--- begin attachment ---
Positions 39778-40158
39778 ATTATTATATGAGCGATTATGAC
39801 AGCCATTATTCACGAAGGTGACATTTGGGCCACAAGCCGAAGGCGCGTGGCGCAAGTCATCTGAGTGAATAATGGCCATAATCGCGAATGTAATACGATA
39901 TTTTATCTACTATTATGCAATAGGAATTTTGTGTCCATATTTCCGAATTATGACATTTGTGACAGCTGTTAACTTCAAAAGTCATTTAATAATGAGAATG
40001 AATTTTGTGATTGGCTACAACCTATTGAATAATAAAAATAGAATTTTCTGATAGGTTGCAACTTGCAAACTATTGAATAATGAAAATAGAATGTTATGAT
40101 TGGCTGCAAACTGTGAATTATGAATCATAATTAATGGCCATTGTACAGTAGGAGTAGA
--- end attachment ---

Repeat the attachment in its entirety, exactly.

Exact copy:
Positions 39778-40158
39778 ATTATTATATGAGCGATTATGAC
39801 AGCCATTATTCACGAAGGTGACATTTGGGCCACAAGCCGAAGGCGCGTGGCGCAAGTCATCTGAGTGAATAATGGCCATAATCGCGAATGTAATACGATA
39901 TTTTATCTACTATTATGCAATAGGAATTTTGTGTCCATATTTCCGAATTATGACATTTGTGACAGCTGTTAACTTCAAAAGTCATTTAATAATGAGAATG
40001 AATTTTGTGATTGGCTACAACCTATTGAATAATAAAAATAGAATTTTCTGATAGGTTGCAACTTGCAAACTATTGAATAATGAAAATAGAATGTTATGAT
40101 TGGCTGCAAACTGTGAATTATGAATCATAATTAATGGCCATTGTACAGTAGGAGTAGA